jeudi 12 décembre 2013

Is it Mate or Stalemate ? An introduction for beginners

Mate or Stalemate ? This can be confusing for the beginner, as both situations are very much alike, in a sense. Nevertheless, making the difference is crucial as the Mate leads to a win whereas the Stalemate leads to a draw.
I am going to explain the differences in this post. I will use many situations to stress my point. All the screenshots are taken from Chess Trainer.

As a reminder, here are some definitions:
Checkmate: a position in which a player's king is directly attacked by an opponent's piece or pawn and has no possible move to escape the check. The attacking player thus wins the game.

Stalemate: a position counting as a draw, in which a player is not in check but cannot move except into check. Stalemate results in a draw.

Let's start with a short quizz, what is the best move here ?

If you answered "Rook takes h6", well done !

On the other hand, "Rook takes g6" is a huge mistake, here is why:

Look at the final position: the Knight is pinned and cannot move. The black King cannot move either. This is stalemate, draw !

There is sometimes a thin line between a checkmate and a stalemate. Always remember to be careful in winning positions:
- if the opponent no longer has pieces on the board
- or if all the opponent's pieces are blocked, for instance pawns that cannot move

In the next example, a careless queen move is all it takes to transform a winning position into a draw.

Look at the squares controlled by the white King and the white Queen. The black King cannot move. Stalemate.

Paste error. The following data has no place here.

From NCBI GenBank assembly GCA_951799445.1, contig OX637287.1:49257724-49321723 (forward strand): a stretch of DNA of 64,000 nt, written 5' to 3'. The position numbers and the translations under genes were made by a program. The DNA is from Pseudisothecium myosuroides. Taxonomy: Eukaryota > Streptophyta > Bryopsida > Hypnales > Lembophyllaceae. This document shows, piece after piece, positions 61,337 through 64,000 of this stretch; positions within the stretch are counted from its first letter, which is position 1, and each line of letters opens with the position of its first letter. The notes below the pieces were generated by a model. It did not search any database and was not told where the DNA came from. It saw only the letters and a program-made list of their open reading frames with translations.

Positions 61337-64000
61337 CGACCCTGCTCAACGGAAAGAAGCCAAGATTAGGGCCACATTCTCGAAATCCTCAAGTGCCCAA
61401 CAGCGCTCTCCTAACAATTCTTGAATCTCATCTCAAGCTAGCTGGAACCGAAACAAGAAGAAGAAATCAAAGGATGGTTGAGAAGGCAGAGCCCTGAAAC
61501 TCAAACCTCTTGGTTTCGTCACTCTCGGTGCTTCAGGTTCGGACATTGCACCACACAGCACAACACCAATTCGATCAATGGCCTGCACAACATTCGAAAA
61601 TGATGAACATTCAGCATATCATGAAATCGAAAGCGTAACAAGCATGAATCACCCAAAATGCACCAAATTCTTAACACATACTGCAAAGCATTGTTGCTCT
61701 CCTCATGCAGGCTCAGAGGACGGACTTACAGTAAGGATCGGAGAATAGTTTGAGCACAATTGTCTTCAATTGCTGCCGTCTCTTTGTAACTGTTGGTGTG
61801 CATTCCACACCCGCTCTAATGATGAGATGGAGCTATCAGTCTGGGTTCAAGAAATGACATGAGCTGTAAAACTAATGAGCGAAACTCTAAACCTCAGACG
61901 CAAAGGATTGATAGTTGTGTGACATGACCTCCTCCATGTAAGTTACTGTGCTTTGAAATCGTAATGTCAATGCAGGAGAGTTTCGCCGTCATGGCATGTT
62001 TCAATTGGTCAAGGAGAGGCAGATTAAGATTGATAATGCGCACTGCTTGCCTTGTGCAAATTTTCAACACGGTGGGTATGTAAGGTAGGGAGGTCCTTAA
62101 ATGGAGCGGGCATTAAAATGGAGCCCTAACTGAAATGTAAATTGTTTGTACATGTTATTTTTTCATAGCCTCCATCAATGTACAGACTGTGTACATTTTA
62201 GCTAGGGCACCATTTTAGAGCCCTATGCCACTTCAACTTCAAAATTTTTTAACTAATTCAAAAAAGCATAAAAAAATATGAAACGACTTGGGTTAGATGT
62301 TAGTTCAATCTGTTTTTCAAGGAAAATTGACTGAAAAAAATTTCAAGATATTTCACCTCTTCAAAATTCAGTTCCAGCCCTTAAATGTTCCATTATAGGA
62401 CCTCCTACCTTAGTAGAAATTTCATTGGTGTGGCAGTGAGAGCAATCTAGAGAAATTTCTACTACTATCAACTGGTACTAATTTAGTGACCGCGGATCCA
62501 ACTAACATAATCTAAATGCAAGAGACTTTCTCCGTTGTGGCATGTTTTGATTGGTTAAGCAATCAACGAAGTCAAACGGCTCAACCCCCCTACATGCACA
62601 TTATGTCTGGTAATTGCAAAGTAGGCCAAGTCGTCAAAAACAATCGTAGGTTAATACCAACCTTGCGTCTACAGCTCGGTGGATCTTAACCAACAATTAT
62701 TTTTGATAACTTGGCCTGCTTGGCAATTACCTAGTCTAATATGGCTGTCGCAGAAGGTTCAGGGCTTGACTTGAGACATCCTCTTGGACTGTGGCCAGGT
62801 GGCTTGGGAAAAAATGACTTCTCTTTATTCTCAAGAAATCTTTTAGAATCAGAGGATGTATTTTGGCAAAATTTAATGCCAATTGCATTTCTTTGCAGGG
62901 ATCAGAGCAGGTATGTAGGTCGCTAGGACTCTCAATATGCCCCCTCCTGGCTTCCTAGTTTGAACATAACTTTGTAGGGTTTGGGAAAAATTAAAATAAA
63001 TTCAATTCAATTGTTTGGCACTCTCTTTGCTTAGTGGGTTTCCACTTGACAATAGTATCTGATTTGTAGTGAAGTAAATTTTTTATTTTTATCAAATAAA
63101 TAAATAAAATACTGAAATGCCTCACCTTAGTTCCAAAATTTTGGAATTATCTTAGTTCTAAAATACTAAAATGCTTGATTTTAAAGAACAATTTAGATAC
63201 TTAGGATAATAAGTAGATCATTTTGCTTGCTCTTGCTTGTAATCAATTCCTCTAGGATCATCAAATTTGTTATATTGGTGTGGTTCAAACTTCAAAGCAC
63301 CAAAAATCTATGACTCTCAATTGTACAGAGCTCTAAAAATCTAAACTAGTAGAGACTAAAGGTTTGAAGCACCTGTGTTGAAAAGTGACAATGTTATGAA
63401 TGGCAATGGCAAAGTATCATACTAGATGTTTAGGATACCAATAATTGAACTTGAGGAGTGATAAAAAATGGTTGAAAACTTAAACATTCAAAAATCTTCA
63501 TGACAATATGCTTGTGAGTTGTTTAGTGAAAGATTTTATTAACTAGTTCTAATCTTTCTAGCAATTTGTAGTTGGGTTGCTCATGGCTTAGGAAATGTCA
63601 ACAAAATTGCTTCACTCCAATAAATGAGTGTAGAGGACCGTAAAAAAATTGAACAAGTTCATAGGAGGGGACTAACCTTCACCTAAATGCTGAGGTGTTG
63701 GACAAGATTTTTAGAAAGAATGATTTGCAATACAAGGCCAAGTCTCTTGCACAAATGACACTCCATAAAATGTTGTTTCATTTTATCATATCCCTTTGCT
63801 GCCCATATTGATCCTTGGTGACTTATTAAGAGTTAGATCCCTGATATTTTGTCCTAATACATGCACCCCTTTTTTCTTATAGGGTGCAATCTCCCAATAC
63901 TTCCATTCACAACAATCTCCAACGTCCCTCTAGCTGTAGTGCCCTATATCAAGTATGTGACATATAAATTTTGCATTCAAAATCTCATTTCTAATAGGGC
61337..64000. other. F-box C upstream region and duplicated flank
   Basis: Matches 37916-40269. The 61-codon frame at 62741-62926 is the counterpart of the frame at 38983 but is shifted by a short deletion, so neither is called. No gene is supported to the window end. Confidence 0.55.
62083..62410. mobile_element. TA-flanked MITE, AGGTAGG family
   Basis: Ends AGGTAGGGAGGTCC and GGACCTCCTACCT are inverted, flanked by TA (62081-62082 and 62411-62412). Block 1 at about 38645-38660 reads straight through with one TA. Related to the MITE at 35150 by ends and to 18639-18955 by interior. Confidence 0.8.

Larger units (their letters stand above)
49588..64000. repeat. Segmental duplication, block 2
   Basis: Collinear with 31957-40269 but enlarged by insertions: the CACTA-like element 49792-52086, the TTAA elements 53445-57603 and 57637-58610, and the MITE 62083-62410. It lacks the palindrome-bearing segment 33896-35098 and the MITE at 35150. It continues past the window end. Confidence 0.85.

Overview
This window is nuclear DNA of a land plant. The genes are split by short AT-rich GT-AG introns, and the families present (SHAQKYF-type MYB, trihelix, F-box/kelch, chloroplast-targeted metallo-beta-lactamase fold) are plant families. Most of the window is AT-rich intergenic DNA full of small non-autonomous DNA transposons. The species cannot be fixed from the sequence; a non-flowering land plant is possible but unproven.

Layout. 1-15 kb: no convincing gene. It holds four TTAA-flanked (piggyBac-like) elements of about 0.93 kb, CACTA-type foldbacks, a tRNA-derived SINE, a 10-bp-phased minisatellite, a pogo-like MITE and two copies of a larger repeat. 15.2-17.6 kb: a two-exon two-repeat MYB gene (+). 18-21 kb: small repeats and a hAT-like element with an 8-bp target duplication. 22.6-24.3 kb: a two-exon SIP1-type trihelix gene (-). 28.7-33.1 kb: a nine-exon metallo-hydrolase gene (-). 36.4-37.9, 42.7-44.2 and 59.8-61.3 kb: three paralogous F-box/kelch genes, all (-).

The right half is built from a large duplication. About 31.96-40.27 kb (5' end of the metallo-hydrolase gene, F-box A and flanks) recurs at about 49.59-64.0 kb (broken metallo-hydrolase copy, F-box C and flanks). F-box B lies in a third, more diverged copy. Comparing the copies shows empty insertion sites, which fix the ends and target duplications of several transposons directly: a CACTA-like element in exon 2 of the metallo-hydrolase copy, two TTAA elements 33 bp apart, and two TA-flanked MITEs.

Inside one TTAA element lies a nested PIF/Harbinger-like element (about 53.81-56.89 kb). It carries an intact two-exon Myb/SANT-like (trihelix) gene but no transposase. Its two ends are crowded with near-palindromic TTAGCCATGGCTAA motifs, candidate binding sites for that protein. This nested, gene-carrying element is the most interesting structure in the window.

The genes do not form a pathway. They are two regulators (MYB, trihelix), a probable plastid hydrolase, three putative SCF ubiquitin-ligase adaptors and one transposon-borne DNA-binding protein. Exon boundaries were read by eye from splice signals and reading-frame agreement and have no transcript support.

Add a few blocked pawns and the situation remains the same.

On this diagram, White has just move a Knight to f6

Now a fundamental endgame position, take some time to think about the solution.

Answer: White cannot keep the pawn unfortunately.

The squares controlled by the black King reduce White's possibilities on the next move.

White either loses the pawn...

...Or moves the king to e6.

And here comes the stalemate !

I hope you enjoyed this overview and that you are able now to recognize a Stalemate configuration without hesitation.

This chapter is a part of a bigger lesson, available on the Chess Trainer iPhone app. I you want to have a look at the complete lesson, please have a look below.


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2 commentaires:

  1. in the first case, when Rxg6, the black king can move to h7. Is not Stalemate.

    1. Hey Joaquin. Thanks for the comment, I have corrected this